It's a nautical adventure and period film, set in 1857. This cushions some of its archaic tropes, which illustrate Novarro's retrospective complaint that his romantic heroes were invariably idealized paragons permitted no human faults. Certainly that's the case here. As Joel Shore, youngest son of a retired Massachusetts sea captain, he fills his life with innocent play alongside childhood friend Priscilla Crowninshield (Joan Crawford), while waiting to take his place alongside his seagoing siblings. Like Joel, they all have Old Testament forenames - Mark, Matthew and Noah. Mark, played by big, burly Ernest Torrence, a Scottish actor usually specializing in heavies (he played Captain Hook to Betty Bronson's Peter Pan in 1924) is brutish and crude, but also noble-hearted and impulsive. Upon his return from two years at sea, he notices that Priscilla has grown into an attractive young woman, and while he tries to infantilize his kid brother, he also sees that Joel has become old enough to ship out with them.

Impulsively, Mark decides Priscilla is the girl for him. But instead of mentioning this to her, he talks to the two fathers and sets up a marriage. When it's announced in church, Joel and Priscilla, in their respective pews, look stricken. Although they never got around to saying so, Joel and Priscilla love one another, and now their unspoken dream is shattered. Mark is shattered, too, when Priscilla turns away from him as the ship sets sail and can't bring herself to kiss him. And so we have not a love triangle, but a love non-triangle, where each wants something they're not going to get because each is determined to do the right thing.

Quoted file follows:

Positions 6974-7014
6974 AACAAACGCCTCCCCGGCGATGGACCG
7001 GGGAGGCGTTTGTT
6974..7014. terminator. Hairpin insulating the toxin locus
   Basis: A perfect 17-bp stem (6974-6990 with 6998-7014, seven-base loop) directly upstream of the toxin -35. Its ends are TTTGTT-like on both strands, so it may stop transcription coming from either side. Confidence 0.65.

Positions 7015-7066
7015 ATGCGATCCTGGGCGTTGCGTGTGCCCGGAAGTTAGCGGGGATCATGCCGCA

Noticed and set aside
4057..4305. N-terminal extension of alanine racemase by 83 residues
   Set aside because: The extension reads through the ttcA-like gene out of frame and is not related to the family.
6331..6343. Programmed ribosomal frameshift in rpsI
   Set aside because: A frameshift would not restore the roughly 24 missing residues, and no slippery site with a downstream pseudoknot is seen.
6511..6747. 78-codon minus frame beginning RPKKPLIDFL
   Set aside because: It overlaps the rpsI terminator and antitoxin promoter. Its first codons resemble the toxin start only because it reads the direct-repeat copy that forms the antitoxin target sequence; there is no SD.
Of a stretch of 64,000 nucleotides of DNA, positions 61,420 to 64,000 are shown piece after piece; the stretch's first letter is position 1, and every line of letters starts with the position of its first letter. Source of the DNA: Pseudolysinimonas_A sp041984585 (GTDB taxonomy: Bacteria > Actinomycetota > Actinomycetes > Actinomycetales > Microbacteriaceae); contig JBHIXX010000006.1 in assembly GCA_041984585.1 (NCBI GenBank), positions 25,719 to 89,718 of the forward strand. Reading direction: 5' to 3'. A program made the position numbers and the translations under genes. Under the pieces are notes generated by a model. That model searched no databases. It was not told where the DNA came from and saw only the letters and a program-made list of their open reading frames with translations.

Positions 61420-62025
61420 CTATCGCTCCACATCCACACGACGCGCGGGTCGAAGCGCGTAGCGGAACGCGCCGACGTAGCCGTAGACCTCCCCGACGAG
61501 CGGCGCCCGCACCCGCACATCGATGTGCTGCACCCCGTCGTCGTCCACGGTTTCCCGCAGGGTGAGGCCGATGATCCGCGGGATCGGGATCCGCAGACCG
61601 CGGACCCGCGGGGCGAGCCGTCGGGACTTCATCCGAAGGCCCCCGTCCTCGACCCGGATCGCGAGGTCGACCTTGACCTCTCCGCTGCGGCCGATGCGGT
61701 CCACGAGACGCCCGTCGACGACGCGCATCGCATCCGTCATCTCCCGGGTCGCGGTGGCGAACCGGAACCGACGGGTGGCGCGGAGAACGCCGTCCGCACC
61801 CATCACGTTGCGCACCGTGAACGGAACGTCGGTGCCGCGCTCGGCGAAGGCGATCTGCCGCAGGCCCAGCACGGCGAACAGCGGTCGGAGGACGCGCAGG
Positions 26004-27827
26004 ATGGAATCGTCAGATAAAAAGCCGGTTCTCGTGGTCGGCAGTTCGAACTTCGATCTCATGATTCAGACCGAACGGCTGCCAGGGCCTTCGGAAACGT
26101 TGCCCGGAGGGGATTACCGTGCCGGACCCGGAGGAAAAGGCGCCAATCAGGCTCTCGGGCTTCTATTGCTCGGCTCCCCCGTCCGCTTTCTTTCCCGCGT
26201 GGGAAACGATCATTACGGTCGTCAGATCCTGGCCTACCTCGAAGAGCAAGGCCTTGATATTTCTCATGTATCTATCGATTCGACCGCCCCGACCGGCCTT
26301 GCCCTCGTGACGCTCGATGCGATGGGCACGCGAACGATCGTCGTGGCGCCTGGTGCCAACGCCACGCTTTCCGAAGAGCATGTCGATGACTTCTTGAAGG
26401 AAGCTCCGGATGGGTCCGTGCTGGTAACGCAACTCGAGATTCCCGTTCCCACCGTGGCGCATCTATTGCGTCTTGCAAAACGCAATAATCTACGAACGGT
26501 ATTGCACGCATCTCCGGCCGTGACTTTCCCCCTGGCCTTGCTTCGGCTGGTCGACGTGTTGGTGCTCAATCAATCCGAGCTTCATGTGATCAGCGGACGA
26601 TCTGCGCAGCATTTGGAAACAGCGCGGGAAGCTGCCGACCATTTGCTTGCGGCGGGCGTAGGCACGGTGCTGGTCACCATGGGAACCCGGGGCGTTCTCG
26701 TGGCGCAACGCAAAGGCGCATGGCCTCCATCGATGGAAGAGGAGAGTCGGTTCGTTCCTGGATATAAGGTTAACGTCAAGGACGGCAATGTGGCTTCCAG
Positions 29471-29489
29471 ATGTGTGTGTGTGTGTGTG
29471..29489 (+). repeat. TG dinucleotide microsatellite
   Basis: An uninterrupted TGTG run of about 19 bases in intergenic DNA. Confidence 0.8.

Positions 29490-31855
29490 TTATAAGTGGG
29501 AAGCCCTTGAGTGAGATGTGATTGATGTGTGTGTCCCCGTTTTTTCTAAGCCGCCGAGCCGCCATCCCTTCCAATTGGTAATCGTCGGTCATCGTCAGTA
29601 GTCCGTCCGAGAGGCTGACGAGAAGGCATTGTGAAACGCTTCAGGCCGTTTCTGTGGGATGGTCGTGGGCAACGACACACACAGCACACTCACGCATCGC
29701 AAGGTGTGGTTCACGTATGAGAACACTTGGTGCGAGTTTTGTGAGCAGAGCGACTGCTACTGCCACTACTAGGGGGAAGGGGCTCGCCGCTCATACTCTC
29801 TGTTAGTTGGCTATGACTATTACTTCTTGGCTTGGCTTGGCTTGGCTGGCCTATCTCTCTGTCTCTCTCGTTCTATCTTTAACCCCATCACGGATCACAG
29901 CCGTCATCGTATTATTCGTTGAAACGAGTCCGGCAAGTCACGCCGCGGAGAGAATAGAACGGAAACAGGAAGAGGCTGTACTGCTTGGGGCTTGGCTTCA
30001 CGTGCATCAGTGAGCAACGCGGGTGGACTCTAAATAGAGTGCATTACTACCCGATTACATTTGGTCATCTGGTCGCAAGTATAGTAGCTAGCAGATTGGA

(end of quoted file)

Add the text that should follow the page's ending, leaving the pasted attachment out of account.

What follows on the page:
Second mate Finch (James Mason, not to be confused with the British actor of the next generation) realizes that Joel will get the first mate's job he himself covets, and so broods and plots. Mark mostly sits below listlessly, brooding and drinking, until a violent gale off Cape Horn threatens to sink the ship. When they survive it and reach a back lot version of the Singapore waterfront, Finch arranges to have boozy Mark knifed to death. It happens, and he sails the ship back with Joel in irons for not coming to his brother's aid. While the film avoids peg legs, eye patches and hornpipes, it's loaded with other nautical movie conventions, including a barroom brawl in which Joel joins his brothers and proves himself a man.